Unraced as a 2-year-old, Bandolito has put his nose on the gate nine times this year and debuted on May 14 at Pocono Downs with a third place finish, but the son of the Matt’s Scooter mare, Sody’s Home Brew, has entered the winner’s circle in all eight of his contests over the last three months and will be seeking to keep his win streak alive this holiday weekend when he leaves from post two in the 10th race on Sunday (Sept. 1).
“We bought him from Warren Harp in May,” said co-owner, trainer and driver Daryl Bier. “Gary Brown, an agent from Las Vegas, let me know about the horse and he had two lines from Spring Garden Ranch. He qualified in (1):58 and then back in (1):56.
“It was Warren Harp’s decision not to race him last year. Usually it’s because they are sore or just small, but I never asked. I just heard he was for sale and he was a Ponder. I was aware of Thinking Out Loud and Bolt The Duer and I thought he could be a really nice horse for my brother to get his feet in the door on. They told me he was Kentucky eligible, but it didn’t matter. I was just trying to get something for my brother Tommy to race up in Pennsylvania.”
|Nigel Soult photo|
|Bandolito lowered his mark to 1:49.3 in Kentucky Sire Stakes action on Aug. 24 at The Red Mile.|
Initially purchased by David Bier, who goes by his middle name Tommy, Bandolito’s third place effort in his debut included a :27.2 final quarter, which was the swiftest of all seven contestants.
“He was a very green colt, it was his first start under the lights, and we drew bad (the seven hole),” Bier said. “I had a hard time steering him and although he was pretty good when we got him, I ended up training him, then putting a headpole on him. He’s been good ever since and just keeps getting better and better.”
Bandolito, who is now co-owned by Bier, his brother, and Charles Dombeck, then traveled to Harrah’s Philadelphia for his next two races on May 26 and June 6, which were both overnight victories, before returning to Pocono Downs on June 14 for another non-winners contest that produced the same result. He returned to Harrah’s Philadelphia for three more triumphs within the same class.
Bier, who has reined him in all but one of his starts, feels the colt really came into himself prior to placing his hooves on the red clay for the first leg of the Sire Stakes on Aug. 15.
“In his last start at Chester, he beat some pretty good horses,” he said. “Before that he wasn’t really racing anybody. We raced him in the mud there, but that’s when he actually started to pop a splint, so when we got to The Red Mile it was really bothering him. We went back home and worked on it and then he was just phenomenal the following week after we got the pain away from him.”
On Aug. 15, the colt led from every call in the $15,000 first leg and came home in 1:51.3 with a last quarter in :26.3, defeating Duel In The Sun handily, but the racing gods decided to toss a little bit of adversity in his way for the $30,000 second leg on Aug. 24.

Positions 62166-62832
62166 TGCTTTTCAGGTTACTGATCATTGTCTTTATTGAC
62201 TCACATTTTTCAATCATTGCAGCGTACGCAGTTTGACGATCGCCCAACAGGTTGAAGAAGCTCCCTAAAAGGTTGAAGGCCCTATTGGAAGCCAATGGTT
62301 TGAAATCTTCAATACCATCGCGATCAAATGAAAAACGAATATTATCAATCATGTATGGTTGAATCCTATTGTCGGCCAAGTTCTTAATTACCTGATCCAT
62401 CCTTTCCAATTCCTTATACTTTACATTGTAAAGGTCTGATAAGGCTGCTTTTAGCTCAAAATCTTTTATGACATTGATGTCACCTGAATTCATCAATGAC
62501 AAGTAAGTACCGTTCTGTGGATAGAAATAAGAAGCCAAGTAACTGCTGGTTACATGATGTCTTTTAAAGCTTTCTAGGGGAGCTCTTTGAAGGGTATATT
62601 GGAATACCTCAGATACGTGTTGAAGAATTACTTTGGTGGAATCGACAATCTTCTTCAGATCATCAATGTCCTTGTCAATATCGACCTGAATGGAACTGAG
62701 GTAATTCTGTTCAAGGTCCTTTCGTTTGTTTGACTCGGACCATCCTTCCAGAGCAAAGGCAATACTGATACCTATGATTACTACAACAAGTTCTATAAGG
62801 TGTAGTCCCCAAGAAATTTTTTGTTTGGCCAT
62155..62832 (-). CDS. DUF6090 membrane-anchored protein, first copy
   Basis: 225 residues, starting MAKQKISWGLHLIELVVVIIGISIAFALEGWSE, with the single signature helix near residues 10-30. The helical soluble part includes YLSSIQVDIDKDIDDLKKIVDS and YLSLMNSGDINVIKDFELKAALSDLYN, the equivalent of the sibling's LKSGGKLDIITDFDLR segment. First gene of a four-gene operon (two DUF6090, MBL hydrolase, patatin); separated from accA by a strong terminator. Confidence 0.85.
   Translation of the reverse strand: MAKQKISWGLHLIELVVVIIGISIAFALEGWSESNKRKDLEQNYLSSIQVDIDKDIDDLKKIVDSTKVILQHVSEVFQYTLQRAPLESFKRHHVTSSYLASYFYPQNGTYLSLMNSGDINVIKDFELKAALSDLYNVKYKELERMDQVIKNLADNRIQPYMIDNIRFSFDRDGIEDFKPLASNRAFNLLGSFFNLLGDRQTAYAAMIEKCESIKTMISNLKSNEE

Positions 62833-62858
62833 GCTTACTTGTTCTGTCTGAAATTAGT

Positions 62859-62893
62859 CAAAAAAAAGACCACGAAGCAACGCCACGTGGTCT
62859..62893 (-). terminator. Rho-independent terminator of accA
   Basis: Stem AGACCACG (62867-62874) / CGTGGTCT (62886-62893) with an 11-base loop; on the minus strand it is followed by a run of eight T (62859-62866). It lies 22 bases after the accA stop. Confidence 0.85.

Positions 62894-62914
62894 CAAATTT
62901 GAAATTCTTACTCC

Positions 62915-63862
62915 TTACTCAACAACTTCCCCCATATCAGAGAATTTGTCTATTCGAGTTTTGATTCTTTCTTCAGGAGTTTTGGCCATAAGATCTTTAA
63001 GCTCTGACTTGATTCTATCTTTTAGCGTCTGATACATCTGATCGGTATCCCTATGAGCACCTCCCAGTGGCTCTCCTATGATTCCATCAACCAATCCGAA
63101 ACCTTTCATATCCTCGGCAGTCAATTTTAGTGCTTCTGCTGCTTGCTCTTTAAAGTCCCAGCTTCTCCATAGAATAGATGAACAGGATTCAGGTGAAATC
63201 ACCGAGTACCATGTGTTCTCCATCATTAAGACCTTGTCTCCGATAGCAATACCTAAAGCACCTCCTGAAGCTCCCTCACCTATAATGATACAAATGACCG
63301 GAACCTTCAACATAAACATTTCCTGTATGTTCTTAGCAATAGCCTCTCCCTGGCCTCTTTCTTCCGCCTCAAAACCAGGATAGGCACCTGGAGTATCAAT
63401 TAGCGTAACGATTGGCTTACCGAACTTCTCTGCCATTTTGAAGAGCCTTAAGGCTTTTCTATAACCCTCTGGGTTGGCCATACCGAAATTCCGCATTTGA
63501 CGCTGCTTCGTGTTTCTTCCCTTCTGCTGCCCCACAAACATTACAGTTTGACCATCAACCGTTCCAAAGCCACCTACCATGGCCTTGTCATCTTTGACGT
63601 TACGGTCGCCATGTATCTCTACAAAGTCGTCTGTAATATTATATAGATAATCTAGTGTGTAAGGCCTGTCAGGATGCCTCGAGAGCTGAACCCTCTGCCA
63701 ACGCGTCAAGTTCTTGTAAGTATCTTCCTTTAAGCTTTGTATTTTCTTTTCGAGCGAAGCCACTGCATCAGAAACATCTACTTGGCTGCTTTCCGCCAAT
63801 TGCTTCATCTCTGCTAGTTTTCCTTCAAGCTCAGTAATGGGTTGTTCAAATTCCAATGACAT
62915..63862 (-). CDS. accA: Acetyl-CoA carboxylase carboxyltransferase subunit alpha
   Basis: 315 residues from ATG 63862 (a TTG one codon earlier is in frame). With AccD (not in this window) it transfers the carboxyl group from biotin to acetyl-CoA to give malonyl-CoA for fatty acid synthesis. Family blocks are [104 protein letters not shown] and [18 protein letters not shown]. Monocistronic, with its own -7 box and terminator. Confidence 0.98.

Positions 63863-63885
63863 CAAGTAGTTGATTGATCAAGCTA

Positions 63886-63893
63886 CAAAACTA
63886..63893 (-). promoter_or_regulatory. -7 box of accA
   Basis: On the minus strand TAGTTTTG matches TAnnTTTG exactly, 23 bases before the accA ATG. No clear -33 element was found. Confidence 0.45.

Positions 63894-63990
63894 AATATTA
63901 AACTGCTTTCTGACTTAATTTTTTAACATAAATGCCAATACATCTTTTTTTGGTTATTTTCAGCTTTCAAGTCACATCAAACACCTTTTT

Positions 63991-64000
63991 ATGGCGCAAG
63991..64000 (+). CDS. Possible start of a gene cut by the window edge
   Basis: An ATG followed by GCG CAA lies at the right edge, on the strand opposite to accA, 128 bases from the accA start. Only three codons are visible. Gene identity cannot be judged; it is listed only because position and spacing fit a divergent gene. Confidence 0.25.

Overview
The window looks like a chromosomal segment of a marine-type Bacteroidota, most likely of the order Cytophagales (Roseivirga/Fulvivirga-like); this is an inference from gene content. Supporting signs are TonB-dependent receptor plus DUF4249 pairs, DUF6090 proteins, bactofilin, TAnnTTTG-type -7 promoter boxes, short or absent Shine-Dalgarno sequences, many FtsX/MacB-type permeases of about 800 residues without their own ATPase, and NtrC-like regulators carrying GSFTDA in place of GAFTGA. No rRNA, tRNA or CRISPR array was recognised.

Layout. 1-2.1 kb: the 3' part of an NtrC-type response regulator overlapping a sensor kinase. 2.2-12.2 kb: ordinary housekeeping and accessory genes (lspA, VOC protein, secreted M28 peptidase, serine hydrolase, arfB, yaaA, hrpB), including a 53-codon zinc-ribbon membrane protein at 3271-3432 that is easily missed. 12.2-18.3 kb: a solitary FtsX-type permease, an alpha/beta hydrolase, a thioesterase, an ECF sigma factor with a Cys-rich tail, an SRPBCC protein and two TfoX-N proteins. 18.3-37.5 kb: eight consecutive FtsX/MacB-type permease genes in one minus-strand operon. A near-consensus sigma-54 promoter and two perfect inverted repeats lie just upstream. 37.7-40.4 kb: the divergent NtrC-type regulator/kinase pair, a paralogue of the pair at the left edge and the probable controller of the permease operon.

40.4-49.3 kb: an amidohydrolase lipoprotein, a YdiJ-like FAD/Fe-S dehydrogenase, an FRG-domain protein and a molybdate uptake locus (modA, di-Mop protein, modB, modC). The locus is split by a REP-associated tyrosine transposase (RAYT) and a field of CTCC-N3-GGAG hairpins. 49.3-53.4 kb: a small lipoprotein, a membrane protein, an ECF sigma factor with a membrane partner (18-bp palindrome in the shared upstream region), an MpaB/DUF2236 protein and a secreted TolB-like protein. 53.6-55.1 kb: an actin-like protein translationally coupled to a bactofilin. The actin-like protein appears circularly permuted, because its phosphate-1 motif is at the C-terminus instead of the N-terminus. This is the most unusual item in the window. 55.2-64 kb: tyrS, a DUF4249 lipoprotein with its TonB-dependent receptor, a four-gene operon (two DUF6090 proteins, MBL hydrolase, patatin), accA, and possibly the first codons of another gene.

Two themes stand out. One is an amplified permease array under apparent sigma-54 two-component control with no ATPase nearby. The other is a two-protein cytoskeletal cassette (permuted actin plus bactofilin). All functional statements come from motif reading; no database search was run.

The colt was blessed with the eight hole and had to contend with the classy Blatantly Best, who led at the three-quarter pole. Although he was three wide to the quarter pole, Bandolito still came home in 1:49.3 with a last quarter of :26.4, and Bier felt he could have stopped the timer sooner.
“If that kid (Lewayne Miller on Blatantly Best) would have went around the last turn a little quicker he would have a very serious mark,” Bier said. “I had a terrible time trying to stay in the hole with him, because he just wanted to go. He did it so easy and wasn’t even blowing afterwards. Like it was no big deal. That was a vicious mile.”
After the final on Sunday, in which he will be piloted by Tim Tetrick, Bandolito will take an extended vacation.
“I spoke to Timmy about driving him at Chester and told him I didn’t know if he (Bandolito) was good enough,” Bier said. “But he watched his races and said if I got him in the final he would come down to drive him.
“If he gets this done, he deserves a break and I will put him out in the field. I don’t have him in anything and I’d like to freeze-fire that splint anyway. Then I think I’m going to put him in whatever they have at the Meadowlands for 4-year-olds and maybe the Levy, because I think he will get around good on a half-mile because he’s a small horse.
“I’m kind of shocked by how good he is doing. We didn’t pay a lot for him and he’s not a very big horse, but he just wants to win. Who would have thought? It’s a good thing Mr. Harp had him staked in Kentucky or else he would have been in a non-winners of five. He’s just a nice, little colt that might be really special.”